Reclaim our Spaces: overcoming fragmentation in grassroots movements

Written by Santa Pedone of Reclaiming our Spaces

It is well known how grassroots community organising often falls into fragmentation and in so doing it weakens the potential impact of any well thought-through campaign. It was from this awareness that the Reclaim Our Spaces (RoS) coalition, was initially born. On 25 June 2016 a number of grassroots community groups gathered, realising that a concerted effort was required, in order to put the protection of community spaces on the agenda of planning authorities and raise awareness of development pressures.

As many seasoned community activists and campaigners are well aware, overcoming fragmentation in grassroots movements is not an easy task. In the case of community spaces, fragmentation in a London context comes from the huge variety of campaigns, communities and spaces with different purposes, ownership and management arrangements. There is also the added complexity of diverse London neighbourhoods, where campaigns set in the suburbs do not enjoy the same visibility as those set in central areas. The diversity makes it difficult to see the ‘big picture’ and realise the many commonalities that all these community groups share.

Some people expressed perplexity at the need for a London-wide campaign to protect community assets, because they only regarded their local authority as the main authority to which to address their concerns. Others saw immediately the many shared problems across London: from the skyrocketing rent increases to local authority cuts, from short term leases (which make it difficult to secure funding) to the simple fact that community land use cannot compete against residential land use, if we value land use in terms of investment and profit.

A successful example of what community organising can do at a London-wide level is the Just Space network, from which RoS stems. Just Space has been working towards the objective of bringing together local groups at the metropolitan level for 10 years now and positive results can be seen, especially in last year’s publication Towards a Community-Led Plan for London, which seeks to reclaim the right of community groups to be part of the process of writing up the new London plan, rather than being mere consultees.

The Reclaim Our Spaces coalition does not want to replicate what Just Space already does, but should be seen as a fortunate encounter between Just Space and The Ubele Initiative – a social enterprise which contributes to the sustainability of the UK African Diaspora community. RoS aims to address the sense of loss felt by many of London’s local communities – loss of small businesses, community centres, music venues, libraries, pubs, open spaces and public spaces, youth centres, land for community food growing and street markets – and the need for collaboration between various different social struggles (equality based groups, class struggle etc), which normally do not work together. Reclaiming lost community space in London and protecting those under threat must be a collaborative effort, if it is to be successful.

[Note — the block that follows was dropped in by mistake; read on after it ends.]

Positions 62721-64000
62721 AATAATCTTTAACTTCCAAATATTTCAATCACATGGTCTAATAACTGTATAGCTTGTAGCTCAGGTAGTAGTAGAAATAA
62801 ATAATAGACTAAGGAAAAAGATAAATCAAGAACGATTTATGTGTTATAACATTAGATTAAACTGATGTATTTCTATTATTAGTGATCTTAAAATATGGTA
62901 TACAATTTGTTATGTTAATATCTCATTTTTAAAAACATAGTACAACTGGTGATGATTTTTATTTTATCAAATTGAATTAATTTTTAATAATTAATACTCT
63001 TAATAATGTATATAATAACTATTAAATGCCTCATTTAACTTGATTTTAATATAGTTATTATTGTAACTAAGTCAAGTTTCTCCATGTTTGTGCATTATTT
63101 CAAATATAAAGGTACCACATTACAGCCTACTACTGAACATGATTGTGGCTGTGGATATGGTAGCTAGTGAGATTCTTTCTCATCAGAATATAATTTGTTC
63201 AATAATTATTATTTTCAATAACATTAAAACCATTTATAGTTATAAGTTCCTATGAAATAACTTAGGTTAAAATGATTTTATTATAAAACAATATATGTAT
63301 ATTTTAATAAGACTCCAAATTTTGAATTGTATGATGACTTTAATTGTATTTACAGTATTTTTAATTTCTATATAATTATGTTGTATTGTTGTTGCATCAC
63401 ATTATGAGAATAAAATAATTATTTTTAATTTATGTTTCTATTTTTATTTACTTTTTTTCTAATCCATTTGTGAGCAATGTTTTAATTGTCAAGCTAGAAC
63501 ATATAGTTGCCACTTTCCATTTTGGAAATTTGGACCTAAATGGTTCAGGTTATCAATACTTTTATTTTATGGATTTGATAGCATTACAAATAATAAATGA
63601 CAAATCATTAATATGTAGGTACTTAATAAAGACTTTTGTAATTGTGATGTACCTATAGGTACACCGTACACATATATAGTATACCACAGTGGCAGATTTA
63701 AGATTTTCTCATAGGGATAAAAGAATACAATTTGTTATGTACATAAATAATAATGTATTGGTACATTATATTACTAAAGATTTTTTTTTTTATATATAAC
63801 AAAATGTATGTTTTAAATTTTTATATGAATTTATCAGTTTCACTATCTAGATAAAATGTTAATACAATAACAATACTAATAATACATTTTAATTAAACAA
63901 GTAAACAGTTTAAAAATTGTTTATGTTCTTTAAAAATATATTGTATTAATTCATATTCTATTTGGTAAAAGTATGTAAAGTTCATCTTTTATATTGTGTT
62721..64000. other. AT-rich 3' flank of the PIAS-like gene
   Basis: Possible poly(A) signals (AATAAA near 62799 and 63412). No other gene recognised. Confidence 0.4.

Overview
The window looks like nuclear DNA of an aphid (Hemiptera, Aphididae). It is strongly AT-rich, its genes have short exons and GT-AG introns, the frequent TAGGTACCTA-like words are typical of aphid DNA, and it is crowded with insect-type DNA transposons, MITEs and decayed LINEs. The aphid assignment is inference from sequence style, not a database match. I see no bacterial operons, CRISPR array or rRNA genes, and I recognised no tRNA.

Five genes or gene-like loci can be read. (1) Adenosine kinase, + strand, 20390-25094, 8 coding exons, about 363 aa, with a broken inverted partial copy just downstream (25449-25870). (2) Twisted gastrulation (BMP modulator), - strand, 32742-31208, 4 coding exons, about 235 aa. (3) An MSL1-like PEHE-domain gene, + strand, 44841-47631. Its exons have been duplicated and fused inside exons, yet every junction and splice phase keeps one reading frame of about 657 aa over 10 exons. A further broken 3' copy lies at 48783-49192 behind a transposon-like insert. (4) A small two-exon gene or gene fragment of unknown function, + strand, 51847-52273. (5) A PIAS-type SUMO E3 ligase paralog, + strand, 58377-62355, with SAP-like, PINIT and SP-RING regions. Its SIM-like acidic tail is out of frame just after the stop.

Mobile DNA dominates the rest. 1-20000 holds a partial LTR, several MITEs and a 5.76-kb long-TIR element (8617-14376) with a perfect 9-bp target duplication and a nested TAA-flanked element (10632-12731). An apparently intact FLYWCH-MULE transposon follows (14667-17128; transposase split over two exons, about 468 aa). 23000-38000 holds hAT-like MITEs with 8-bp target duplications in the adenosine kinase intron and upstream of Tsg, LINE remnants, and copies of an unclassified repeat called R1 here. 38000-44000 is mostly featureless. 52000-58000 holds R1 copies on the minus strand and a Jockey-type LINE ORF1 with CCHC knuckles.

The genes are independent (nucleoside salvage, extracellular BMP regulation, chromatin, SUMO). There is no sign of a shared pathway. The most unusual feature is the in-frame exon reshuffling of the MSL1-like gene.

The Reclaim Our Spaces manifesto was thus born from the need to pin down what all the different campaigns on reclaiming community spaces in London had in common, despite individual differences. The manifesto focuses on three main areas of action. The first two focus on designing grassroots activities enabling us to reach out and connect to the many current campaigns on community spaces and raising their visibility through tools such as the creation of the digital platform, Just Map.

The third area of action is influencing the London Plan around some key policy proposals, which are developed in detail in the Community-led plan for London mentioned above. To provide a sense of these proposals, here are two of the most important ones.

First of all, helping produce a shift in thinking so that access to, and the value of community spaces is not based on income generation but on the social value of the, community space. In order to do so, social impact assessments should be put in place when a community space is under threat of closure and the current London Plan does not provide adequate tools to evaluate the social value of community spaces. Also, the social impact assessment  as the equality impact assessments (already in place to some extent) should be given greater weight in planning decisions, because at the moment EIAs are often bypassed by other planning considerations, as seen in the case of Wards Corner redevelopment.

Another crucial proposal is for the next London Plan to adopt policies which take into account “the irreplaceability” and uniqueness of community assets which prove to be of particular value to the community.  This stems from the awareness that the history and social value of many community spaces cannot be moved or replicated by simply rebuilding them elsewhere, as the case of the Southbank skatepark has shown.

Coalition building in London will not happen overnight, but working on making London’s diversity a strength instead of a cause of fragmentation, is the only possible way towards achieving this vision and the rationale for setting up the RoS coalition.

To sign up to the RoS manifesto and add their group to the digital map, look us up on or type To be part of the mailing list, please write to